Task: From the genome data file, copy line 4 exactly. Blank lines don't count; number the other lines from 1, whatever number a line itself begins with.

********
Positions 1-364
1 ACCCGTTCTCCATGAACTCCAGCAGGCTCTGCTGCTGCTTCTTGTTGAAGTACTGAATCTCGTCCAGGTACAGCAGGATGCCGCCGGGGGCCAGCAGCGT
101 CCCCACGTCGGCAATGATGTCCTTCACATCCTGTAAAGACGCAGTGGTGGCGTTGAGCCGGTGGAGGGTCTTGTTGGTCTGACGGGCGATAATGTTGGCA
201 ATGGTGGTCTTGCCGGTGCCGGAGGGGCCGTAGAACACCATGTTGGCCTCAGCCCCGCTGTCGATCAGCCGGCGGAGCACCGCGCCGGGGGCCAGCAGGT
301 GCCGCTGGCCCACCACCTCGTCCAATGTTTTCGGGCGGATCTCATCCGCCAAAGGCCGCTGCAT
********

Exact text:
201 ATGGTGGTCTTGCCGGTGCCGGAGGGGCCGTAGAACACCATGTTGGCCTCAGCCCCGCTGTCGATCAGCCGGCGGAGCACCGCGCCGGGGGCCAGCAGGT